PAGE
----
God is waiting for us to act


John Dominic Crossan, in his book Who Killed Jesus?, contrasts the radical visions of John the Baptist with those of his protege, Jesus. Both men were religious radicals who opposed the prevailing socioeconomic and political system of their day, and both men were eventually executed by the Roman authorities for their subversive activities. But Jesus's views were different from those of his mentor's.

John preached a doctrine of what Crossan terms apocalyptic eschatology. This was a belief that God would intervene in the world against the prevailing oppressive system of his time, through a cataclysmic act. John baptized his followers who then would await this moment of divine intervention. But, unfortunately for him and his movement, he was executed. This was "because his apocalyptic vision radically criticized and fundamentally subverted the religious, political, social, and economic basis for Herodian and Roman control of the Jewish homeland." By mobilizing a large group of people opposed to the dominant paradigm of Roman rule, John was a threat, and he was killed for it.

John's death no doubt brought on a crisis among his followers. Waiting on God to intervene appeared to be a failure; Roman rule still prevailed. One of those followers, Jesus, appears to have reacted in the wake of the crisis by developing a new, greatly more active message in response to the worldly corruption that he lived in. In contrast to John's passive and expectant waiting on God bringing on the apocalypse, Jesus lived and preached what Crossan calls sapiential eschatology. According to Crossan, sapiential eschatology

announces that God has given all human beings the wisdom to discern how, here and now in this world, one can so live that God's power, rule, and dominion are evidently present to all observers. It involves a way of life for now rather than a hope of life for the future.
The difference between John the Baptist and Jesus can be summarized in this way, according to Crossan: "In apocalyptic eschatology, we are waiting for God to act. In sapiential eschatology, God is waiting for us to act."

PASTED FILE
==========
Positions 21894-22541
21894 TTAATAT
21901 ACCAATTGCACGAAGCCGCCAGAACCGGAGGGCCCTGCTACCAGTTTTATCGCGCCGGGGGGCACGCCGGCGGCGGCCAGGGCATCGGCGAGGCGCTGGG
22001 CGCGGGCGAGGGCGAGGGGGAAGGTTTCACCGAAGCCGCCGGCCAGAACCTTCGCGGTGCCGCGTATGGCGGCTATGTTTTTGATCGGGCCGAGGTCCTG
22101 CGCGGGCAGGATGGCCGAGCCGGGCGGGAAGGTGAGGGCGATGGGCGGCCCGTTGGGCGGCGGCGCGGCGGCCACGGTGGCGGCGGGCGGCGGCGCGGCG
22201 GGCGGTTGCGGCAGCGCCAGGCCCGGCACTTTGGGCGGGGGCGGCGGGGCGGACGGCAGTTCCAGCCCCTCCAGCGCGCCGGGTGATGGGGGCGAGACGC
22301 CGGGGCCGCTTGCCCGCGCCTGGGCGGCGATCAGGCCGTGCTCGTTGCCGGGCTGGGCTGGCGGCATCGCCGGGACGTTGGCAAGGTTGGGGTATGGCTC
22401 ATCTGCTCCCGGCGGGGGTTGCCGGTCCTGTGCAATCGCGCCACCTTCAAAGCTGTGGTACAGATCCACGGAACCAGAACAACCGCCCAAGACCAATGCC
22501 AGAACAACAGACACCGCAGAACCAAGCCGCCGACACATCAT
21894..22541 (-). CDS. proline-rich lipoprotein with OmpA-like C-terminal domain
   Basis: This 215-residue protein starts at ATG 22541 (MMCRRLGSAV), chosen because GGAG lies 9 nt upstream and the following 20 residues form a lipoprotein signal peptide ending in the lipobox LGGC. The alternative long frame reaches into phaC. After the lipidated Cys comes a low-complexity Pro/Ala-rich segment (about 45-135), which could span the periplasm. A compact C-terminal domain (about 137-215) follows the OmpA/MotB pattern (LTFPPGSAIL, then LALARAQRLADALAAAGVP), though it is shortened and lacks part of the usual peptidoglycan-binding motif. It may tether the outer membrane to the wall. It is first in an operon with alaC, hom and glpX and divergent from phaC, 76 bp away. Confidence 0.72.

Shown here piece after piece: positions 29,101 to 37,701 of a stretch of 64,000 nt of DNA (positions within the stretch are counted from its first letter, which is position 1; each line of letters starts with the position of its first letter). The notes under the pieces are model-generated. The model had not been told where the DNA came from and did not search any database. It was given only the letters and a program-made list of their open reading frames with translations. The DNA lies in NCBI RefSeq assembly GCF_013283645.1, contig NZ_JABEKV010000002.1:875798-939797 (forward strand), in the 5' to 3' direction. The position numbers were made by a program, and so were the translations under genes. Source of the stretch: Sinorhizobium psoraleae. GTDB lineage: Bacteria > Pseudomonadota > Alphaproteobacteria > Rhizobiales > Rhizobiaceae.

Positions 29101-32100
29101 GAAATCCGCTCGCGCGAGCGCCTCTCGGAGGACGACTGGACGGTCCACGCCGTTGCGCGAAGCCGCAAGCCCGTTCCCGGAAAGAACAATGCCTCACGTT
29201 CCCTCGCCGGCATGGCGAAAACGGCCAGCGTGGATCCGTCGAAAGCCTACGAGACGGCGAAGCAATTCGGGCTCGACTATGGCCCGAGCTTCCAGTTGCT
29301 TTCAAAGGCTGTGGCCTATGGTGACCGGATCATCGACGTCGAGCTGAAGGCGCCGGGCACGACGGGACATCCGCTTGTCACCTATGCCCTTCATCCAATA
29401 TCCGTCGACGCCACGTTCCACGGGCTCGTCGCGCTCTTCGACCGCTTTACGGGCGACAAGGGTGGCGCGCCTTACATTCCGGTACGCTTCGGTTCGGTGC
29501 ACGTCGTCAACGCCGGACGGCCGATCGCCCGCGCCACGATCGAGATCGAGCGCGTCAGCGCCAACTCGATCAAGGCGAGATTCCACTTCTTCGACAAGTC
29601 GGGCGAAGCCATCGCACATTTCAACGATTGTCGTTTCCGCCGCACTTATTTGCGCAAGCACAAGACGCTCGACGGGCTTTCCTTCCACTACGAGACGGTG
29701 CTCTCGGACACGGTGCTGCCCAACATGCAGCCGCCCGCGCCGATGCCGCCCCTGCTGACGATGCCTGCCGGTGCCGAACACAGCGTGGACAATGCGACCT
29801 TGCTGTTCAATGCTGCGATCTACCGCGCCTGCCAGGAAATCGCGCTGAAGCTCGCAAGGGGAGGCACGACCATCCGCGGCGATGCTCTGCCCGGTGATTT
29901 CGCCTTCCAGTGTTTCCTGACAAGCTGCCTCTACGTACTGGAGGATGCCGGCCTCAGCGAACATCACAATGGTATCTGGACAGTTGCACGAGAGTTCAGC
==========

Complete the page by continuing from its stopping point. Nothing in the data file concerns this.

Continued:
In Crossan's book Jesus: A Revolutionary Biography, he elaborates on this point by stressing that while apocalyptic eschatology waits for a future Kingdom of God, Jesus's sapiential eschatology believed in a Kingdom of God that resided in the here and now, available for all of us to participate in. "One enters the kingdom by wisdom or goodness, by virtue, justice, or freedom. It is a style of life for now rather than a hope of life for the future.

This points to the power of Jesus's message. In Who Killed Jesus?, Crossan evokes the important social justice component of Jesus's teachings:
Jesus's phrase Kingdom of God evokes an ideal vision of political and religious power, of how this world here below would be run if God, not Caesar, sat on an imperial throne. As such it always casts a caustically critical shadow on human rule. It includes especially an eschatological rejection of the world as it is currently run. But the solution is that we must act now to incarnate God's power on earth rather than that God must act soon to do it for us.

Thus the sayings and parables of the historical Jesus often describe a world of radical egalitarianism in which discrimination and hierarchy, exploitation and oppression should no longer exist. This is his utopian dream of the Kingdom of God, in which both material and spiritual goods, political and religious resources, economic and transcendental favors are available to all without interference from brokers, mediators, or intermediaries.
Imagining a world of radical egalitarianism certainly made him a threat to the Roman authorities, just as his mentor was. And like John the Baptist, he was executed.

Jesus's followers responded to the crisis caused by his death in a different way than how Jesus reacted to the death of his own mentor. His followers came to believe that despite his death, he was still present and living in God's presence. Eventually, this belief became mythologized into tales of a physical resurrection, but originally his followers believed not in a physical resurrection but in simply the ascension of Jesus into God's presence.

So much of Christianity over the centuries has been wrapped up in theologies about Jesus and claims about his birth, resurrection, and presumed divinity, that it has forgotten what it was that he sought to do in his life. His radical message of egalitarianism, of living the Kingdom of God that is here with us if we only choose to allow it, remains as important and valid today as it was two millennia ago. God is still waiting for us to act, to bring about the Kingdom of God, the Dominion of God, the Presence of God. We cannot do this by waiting on God to magically intervene. We can only make God's presence possible through a socially just world by acting ourselves.